There is a possibility that those having had acute giardiasis will be more aware of symptoms and more likely to find them abnormal than the controls, and thus report more complaints. Another cause of potential bias is that the municipality claimed full responsibility for the outbreak and decided to give compensation to those affected. This might possibly have led to exaggeration of symptoms, but the benefit of doing so would be limited as compensation was restricted to any verified economical loss, and 3 years after the outbreak these matters would be settled for most of the people affected. Even though higher awareness may explain some of the prevalence in the exposed group, we do not find it plausible that this is the only reason for the very high prevalence of both IBS and chronic fatigue.

Ideally, examination of stool samples should be performed to rule out chronic giardiasis before IBS is diagnosed,25 but the design of this study did not make this possible. However, other studies have shown very low prevalence of chronic giardiasis or asymptomatic carrier status after this outbreak.26–28


Both IBS and fatigue may be triggered by infections. IBS is described after bacterial gastroenteritis (Salmonella, Shigella and Campylobacter),3 and a persistently high risk has been demonstrated up to 8 years after the initial infection.29 Fatigue as part of chronic fatigue syndrome is linked to several infections (Epstein–Barr virus, parvovirus B19, enteroviruses, Coxiella burnetii and others).30 Post-infectious complications after giardiasis are rarely described, the only exception being lactose intolerance, which has been poorly characterised.1 Lactose intolerance does not seem to play a role in the development of post-infectious IBS after bacterial gastroenteritis,31 nor does subjective milk intolerance predict lactose intolerance in patients with IBS.32 In this study the majority of patients with IBS did not report subjective milk intolerance, and there was no correlation between previous Giardia infection and subjective milk intolerance in patients with IBS. We therefore conclude that lactose intolerance is not a mechanism for post-giardiasis IBS.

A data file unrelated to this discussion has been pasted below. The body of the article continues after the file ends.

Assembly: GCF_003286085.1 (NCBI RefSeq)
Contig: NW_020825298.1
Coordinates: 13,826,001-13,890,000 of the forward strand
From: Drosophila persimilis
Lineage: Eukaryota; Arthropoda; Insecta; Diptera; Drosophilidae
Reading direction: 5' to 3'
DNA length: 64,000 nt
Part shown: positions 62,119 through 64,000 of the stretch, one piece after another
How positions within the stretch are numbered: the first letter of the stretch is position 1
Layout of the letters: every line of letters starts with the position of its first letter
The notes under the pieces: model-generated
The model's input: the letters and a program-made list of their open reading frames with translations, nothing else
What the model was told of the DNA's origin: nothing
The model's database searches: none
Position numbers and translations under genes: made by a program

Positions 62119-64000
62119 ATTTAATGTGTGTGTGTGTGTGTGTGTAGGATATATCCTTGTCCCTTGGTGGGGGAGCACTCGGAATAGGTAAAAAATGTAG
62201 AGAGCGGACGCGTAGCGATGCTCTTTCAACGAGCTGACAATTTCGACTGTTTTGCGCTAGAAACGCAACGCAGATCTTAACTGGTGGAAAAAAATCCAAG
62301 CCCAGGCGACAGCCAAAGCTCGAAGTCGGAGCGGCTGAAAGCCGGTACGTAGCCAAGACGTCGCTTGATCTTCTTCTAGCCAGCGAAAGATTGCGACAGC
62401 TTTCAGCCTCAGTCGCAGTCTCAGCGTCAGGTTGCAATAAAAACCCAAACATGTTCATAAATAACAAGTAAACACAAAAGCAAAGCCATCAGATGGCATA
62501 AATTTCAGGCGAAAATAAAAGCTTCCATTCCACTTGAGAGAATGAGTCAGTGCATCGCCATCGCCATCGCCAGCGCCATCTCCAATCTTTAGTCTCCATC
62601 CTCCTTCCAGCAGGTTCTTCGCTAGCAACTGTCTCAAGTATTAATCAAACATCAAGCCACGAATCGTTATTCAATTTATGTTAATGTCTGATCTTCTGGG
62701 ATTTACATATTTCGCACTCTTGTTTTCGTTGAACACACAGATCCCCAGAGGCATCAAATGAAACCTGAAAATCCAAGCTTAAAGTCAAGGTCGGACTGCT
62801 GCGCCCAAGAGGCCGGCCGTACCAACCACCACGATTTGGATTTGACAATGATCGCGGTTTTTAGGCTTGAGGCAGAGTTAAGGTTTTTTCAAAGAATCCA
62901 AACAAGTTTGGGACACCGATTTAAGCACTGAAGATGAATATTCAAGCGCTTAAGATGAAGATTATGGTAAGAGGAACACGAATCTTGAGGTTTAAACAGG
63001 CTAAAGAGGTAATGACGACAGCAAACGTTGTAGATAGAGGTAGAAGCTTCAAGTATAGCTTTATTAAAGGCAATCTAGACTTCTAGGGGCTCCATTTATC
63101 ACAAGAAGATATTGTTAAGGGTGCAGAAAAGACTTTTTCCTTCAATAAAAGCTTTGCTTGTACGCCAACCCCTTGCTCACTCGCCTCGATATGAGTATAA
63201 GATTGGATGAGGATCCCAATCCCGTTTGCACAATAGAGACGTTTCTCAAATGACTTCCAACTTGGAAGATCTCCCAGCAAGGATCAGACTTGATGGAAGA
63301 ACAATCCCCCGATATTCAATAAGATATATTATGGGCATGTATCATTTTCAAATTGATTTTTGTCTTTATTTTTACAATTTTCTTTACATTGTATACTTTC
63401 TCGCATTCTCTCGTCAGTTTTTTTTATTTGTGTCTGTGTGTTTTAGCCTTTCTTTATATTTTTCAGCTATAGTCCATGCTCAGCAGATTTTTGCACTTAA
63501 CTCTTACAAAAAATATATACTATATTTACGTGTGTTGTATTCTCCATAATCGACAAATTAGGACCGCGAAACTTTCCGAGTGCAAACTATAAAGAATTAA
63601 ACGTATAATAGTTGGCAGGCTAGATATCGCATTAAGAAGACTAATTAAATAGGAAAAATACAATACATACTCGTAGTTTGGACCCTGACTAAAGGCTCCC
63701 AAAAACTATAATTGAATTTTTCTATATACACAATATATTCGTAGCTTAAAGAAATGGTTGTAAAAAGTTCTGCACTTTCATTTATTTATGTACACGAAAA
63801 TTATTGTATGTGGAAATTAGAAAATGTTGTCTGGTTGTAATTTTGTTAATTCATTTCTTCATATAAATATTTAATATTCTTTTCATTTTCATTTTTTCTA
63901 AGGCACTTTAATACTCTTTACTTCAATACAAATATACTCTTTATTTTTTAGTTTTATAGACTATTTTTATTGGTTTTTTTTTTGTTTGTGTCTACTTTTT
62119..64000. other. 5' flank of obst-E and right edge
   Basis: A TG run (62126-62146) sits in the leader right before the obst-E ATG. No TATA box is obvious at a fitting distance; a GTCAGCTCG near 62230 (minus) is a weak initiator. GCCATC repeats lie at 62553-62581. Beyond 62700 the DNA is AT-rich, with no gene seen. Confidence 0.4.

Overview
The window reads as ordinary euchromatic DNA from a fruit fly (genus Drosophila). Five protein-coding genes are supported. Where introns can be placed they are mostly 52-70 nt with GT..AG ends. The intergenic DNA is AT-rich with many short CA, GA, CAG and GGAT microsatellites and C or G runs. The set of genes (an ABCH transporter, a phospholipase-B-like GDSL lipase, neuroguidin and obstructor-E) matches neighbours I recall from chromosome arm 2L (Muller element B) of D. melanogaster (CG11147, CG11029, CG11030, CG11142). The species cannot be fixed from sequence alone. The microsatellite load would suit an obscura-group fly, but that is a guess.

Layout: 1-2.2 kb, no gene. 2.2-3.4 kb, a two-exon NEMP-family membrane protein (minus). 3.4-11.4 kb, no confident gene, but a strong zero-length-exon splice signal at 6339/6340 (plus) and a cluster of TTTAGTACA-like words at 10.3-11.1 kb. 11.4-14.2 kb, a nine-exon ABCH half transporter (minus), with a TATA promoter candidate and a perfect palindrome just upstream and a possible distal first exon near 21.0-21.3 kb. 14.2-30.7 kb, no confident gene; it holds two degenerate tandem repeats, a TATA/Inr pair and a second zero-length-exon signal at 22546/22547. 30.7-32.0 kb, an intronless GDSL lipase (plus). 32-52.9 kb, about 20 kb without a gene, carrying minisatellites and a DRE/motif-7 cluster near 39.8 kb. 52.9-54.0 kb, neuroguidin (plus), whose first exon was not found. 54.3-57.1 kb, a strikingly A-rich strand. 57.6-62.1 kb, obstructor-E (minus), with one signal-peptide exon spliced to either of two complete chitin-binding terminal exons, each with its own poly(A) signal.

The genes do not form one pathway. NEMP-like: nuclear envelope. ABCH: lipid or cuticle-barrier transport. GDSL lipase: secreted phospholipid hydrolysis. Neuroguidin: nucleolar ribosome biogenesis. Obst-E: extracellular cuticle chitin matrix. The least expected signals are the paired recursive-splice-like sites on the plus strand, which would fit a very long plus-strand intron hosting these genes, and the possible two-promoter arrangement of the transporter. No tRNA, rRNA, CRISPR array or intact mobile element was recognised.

Previous studies exploring the clinical course of giardiasis in different patient populations after the Bergen outbreak have shown a high prevalence of prolonged gastrointestinal symptoms8 27 and tiredness8 and have investigated the development of IBS.33 None of these studies included a control group and therefore interpretation is difficult since both IBS and fatigue are common in the general population, also among individuals where there is no clear history of a preceding infection.12 21 34 This study confirms that among those who fell sick with giardiasis in Bergen there was a high risk of acquiring post-infectious complications. When employing the stricter criteria, which defined more serious IBS and fatigue that would affect activities of daily living, the RR in the exposed group remained high. This supports the conclusion that infection with Giardia may lead to clinically significant complications.

There is evidence that different infections may cause separate post-infectious syndromes,35 but we also found a high risk of combined IBS and chronic fatigue after Giardia infection. It is not clear whether this combination is unique to Giardia, or whether it is common also after other infections. Epidemiological studies in unselected groups have shown correlation between different unexplained somatic syndromes, including IBS and chronic fatigue,36 and a case–control study found that patients with IBS and other functional gastrointestinal disorders had more severe fatigue than controls.37